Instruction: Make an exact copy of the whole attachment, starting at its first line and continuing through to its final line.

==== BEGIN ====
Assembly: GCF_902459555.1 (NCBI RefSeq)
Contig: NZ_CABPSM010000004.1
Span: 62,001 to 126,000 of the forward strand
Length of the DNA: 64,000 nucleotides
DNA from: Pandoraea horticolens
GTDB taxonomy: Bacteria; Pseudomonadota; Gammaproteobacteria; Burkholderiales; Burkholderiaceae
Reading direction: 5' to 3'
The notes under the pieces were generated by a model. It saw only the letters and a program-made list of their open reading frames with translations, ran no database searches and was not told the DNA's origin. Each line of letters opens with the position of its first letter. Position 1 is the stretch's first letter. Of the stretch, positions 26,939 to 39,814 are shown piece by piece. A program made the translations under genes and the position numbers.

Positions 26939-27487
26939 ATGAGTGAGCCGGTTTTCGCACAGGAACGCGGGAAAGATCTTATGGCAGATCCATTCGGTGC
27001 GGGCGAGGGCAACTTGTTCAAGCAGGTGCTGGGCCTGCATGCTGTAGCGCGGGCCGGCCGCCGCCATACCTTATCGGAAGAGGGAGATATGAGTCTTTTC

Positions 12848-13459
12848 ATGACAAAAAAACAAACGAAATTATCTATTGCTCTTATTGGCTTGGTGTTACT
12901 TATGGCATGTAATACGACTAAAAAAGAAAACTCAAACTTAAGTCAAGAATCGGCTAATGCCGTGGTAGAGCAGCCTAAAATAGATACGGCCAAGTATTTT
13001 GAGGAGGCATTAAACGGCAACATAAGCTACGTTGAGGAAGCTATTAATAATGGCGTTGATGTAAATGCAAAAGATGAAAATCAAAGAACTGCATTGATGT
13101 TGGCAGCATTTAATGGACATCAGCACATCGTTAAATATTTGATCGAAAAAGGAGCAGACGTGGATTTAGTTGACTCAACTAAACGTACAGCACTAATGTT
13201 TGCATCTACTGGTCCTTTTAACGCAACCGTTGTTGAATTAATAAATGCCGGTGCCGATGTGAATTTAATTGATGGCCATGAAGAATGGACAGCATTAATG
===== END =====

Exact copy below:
Assembly: GCF_902459555.1 (NCBI RefSeq)
Contig: NZ_CABPSM010000004.1
Span: 62,001 to 126,000 of the forward strand
Length of the DNA: 64,000 nucleotides
DNA from: Pandoraea horticolens
GTDB taxonomy: Bacteria; Pseudomonadota; Gammaproteobacteria; Burkholderiales; Burkholderiaceae
Reading direction: 5' to 3'
The notes under the pieces were generated by a model. It saw only the letters and a program-made list of their open reading frames with translations, ran no database searches and was not told the DNA's origin. Each line of letters opens with the position of its first letter. Position 1 is the stretch's first letter. Of the stretch, positions 26,939 to 39,814 are shown piece by piece. A program made the translations under genes and the position numbers.

Positions 26939-27487
26939 ATGAGTGAGCCGGTTTTCGCACAGGAACGCGGGAAAGATCTTATGGCAGATCCATTCGGTGC
27001 GGGCGAGGGCAACTTGTTCAAGCAGGTGCTGGGCCTGCATGCTGTAGCGCGGGCCGGCCGCCGCCATACCTTATCGGAAGAGGGAGATATGAGTCTTTTC

Positions 12848-13459
12848 ATGACAAAAAAACAAACGAAATTATCTATTGCTCTTATTGGCTTGGTGTTACT
12901 TATGGCATGTAATACGACTAAAAAAGAAAACTCAAACTTAAGTCAAGAATCGGCTAATGCCGTGGTAGAGCAGCCTAAAATAGATACGGCCAAGTATTTT
13001 GAGGAGGCATTAAACGGCAACATAAGCTACGTTGAGGAAGCTATTAATAATGGCGTTGATGTAAATGCAAAAGATGAAAATCAAAGAACTGCATTGATGT
13101 TGGCAGCATTTAATGGACATCAGCACATCGTTAAATATTTGATCGAAAAAGGAGCAGACGTGGATTTAGTTGACTCAACTAAACGTACAGCACTAATGTT
13201 TGCATCTACTGGTCCTTTTAACGCAACCGTTGTTGAATTAATAAATGCCGGTGCCGATGTGAATTTAATTGATGGCCATGAAGAATGGACAGCATTAATG